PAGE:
The right-wing case for Scottish independence

29 January 2014

Chuckle not, it exists. Wealthy Nation, a new grouplet formed by the eminent historian Michael Fry, is making the case that Scotland can be an admirably prosperous little country after independence provided, that is, she casts off the soft-left Caledonian consensus that remains wearily orthodox thinking north of the Tweed and Solway.

Fry, whose new history of Scotland from Waterloo to Mons I commend to you without reservation, set out his case in The Scotsman earlier this month. If Scotland is to be free, she must be rich and she will not be rich unless her politics moves to the right. As he put it:

On blogs and websites I can read any number of bright ideas from the cybernats, ranging from universal benefits to universal nationalisation, a sort of endless shifting of the deckchairs on the Titanic. The key to future happiness lies not in the redistribution of wealth, which would quite likely make Scotland as a whole poorer by placing resources in the hands of people less likely to invest them productively. The key to future happiness lies in the creation of wealth.

In fact there seems to be little point to independence unless it is used to make Scotland a wealthier nation.

Otherwise we may as well just drift on as a depressed province of the UK, getting fobbed off with regional subsidies that perpetuate rather than solve the problems. If fact they are one of the best reasons for seceding from the UK.

[…] If Scotland is going to have higher economic growth, it can only come from the policies of the Right – it has certainly never come from the policies of the Left, here or anywhere else. So we need to deregulate, to lower taxes, to flatten taxes, to slim down government, to cut out public extravagance and waste.


All true. Moreover, the fiscal facts of life dictate that there is precious little room for higher taxes or higher public spending after independence. Alex Salmond’s suggestion he can borrow less, spend more and tax just the same is not the sort of thing that withstands much rigorous scrutiny. But, hey, it’s a campaign not a promise.

Still, the possibility this might be the case is one reason I’m relatively relaxed about the referendum’s result (dangerously or delusionally relaxed according to some of my uber-Unionist pals). Even so, it seems to me that Fry’s manifesto puts the cart before the horse in as much as it seems like a battle to be fought after independence rather than a compelling prospectus for independence.

Because how much reality will it take to persuade Labour and the SNP of the error of their ways? It’s a question I consider in my column for today’s Times. Vexingly, this is not online so to read the whole thing you will need to a) buy the paper and b) purchase your copy in Scotland. Still, this  is the gist of it:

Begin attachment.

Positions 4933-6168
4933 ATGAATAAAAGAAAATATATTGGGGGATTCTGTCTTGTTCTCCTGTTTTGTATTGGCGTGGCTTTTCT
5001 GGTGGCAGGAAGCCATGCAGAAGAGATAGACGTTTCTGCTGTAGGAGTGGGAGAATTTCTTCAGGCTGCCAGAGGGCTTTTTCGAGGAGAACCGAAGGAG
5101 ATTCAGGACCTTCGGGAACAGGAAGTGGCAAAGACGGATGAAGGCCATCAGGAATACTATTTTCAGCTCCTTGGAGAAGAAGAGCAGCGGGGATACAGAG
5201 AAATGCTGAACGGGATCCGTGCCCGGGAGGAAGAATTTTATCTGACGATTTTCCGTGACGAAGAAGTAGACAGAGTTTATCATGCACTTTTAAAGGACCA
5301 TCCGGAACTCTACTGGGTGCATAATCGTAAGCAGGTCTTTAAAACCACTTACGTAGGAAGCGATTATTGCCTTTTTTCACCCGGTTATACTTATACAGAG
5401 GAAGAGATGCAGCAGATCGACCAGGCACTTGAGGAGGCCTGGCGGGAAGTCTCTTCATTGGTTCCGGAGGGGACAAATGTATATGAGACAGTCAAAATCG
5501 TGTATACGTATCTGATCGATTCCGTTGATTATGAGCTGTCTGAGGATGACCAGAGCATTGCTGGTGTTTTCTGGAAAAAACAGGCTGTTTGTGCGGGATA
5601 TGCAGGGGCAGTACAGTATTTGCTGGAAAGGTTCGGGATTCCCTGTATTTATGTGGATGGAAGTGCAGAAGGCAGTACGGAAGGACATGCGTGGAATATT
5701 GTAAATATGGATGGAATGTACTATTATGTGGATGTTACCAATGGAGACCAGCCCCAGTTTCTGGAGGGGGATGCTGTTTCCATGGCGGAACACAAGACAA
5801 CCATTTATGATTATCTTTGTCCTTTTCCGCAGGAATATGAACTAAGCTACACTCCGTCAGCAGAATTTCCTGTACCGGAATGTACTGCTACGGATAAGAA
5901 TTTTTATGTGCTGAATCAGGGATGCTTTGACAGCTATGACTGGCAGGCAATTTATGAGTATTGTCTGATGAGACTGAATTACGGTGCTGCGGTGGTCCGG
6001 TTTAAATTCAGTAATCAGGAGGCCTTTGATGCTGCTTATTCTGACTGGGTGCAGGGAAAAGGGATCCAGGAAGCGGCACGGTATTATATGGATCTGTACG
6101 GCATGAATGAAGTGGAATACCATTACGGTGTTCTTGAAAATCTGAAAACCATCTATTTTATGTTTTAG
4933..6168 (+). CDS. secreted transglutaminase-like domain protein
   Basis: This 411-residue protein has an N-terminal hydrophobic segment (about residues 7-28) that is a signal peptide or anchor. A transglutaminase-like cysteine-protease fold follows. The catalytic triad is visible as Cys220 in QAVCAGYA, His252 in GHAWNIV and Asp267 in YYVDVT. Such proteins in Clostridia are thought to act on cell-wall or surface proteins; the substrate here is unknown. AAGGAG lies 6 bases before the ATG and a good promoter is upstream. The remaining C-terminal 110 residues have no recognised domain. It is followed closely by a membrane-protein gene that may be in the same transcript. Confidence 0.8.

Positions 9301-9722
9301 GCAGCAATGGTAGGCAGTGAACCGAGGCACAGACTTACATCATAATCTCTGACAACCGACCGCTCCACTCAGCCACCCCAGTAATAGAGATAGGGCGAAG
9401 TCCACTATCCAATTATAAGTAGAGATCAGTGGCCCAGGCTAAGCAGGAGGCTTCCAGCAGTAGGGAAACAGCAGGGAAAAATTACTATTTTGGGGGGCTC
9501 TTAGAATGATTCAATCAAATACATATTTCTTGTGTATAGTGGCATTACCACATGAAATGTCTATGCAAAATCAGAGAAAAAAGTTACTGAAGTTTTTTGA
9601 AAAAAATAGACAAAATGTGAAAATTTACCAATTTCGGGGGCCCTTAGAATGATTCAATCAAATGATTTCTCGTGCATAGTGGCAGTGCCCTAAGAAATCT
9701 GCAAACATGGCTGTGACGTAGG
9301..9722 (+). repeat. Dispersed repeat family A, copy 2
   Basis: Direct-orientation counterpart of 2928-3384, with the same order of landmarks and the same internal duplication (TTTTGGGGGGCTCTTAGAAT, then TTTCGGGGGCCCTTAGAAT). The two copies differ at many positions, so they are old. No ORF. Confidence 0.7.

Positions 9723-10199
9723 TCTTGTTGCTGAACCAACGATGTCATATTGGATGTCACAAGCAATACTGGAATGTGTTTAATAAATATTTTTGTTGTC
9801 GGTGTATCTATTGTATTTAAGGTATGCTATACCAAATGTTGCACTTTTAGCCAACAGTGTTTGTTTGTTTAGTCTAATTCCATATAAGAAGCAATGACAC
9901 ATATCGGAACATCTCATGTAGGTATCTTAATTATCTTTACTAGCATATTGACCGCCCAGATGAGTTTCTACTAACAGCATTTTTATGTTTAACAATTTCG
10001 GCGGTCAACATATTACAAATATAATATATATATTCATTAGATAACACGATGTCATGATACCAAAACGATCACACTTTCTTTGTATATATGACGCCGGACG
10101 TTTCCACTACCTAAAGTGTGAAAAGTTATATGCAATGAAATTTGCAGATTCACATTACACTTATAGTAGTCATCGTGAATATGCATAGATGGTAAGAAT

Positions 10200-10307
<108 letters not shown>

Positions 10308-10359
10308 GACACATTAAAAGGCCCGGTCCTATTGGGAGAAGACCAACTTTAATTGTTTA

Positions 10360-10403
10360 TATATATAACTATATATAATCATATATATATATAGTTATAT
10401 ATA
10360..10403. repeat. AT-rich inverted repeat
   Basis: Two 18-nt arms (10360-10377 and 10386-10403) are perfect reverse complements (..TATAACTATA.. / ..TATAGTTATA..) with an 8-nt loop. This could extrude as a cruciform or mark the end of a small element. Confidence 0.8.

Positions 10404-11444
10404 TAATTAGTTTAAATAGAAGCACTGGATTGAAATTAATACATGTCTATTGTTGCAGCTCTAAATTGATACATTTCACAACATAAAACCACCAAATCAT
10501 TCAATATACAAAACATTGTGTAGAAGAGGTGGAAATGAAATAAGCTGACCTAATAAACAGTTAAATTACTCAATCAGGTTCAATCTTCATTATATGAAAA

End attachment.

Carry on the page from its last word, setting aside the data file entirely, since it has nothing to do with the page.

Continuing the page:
“Let the laddie play with the knife. He’ll learn.” This bracing advice is taken from the pages of Bill Duncan’s “The Wee Book of Calvin” in which the author draws upon the dour and sardonic wisdom of the north-east of Scotland to create an antidote to the ghastly “you can do it” boosterism of most so-called “self-help” books. It is a perversely charming book packed with aphorisms – some ancient, others coined by the author – to warm a dark Scots heart on a dark winter’s night.

Sometimes I think independence would be like giving a toddler a blade. He’ll learn but there will be trouble and blood before the lesson is fully absorbed and committed to memory. I suspect I’m not alone in thinking this. That is, there is no reason to suppose that a well-governed Scotland could not be, in time, a viable and successful independent country.

But this is the problem. How likely is it that an independent Scotland would be well-governed? If devolution is the prospectus for independence then the outlook is grim. Indeed, one pro-independence argument seems to be that the Scottish parliament needs more powers because it has failed to make best use of the powers it already has. It’s like suggesting a man who drinks a bottle of whisky a day will be better off if he switches to two bottles of vodka.

For obvious reasons the case for independence has hitherto been dominated by the left. Few right-of-centre voices have been heard. This is, indeed, partly because most right-of-centre Scots fret about the consequences of independence. They see a Scotland dominated by an outdated attachment to tax-and-spend politics in which the government has been captured by public sector special interests. They shudder at the thought of what independence might bring. These are not foolish fears.

[…] Fry, of course, is correct to argue that the left-wing orthodoxy and consensus within Holyrood is a recipe for failure. (John Swinney, I fancy, knows this too.) But how many other Scots recognise that a high-tax, high-regulation, Scotland is the road to fresh impoverishment? Not enough. Far from setting the people free, a freshly-minted parliament in Edinburgh enjoying the full range of powers available to other independent countries is liable to bury Scotland’s entrepreneurial spirit in a tomb of legislative action and regulation.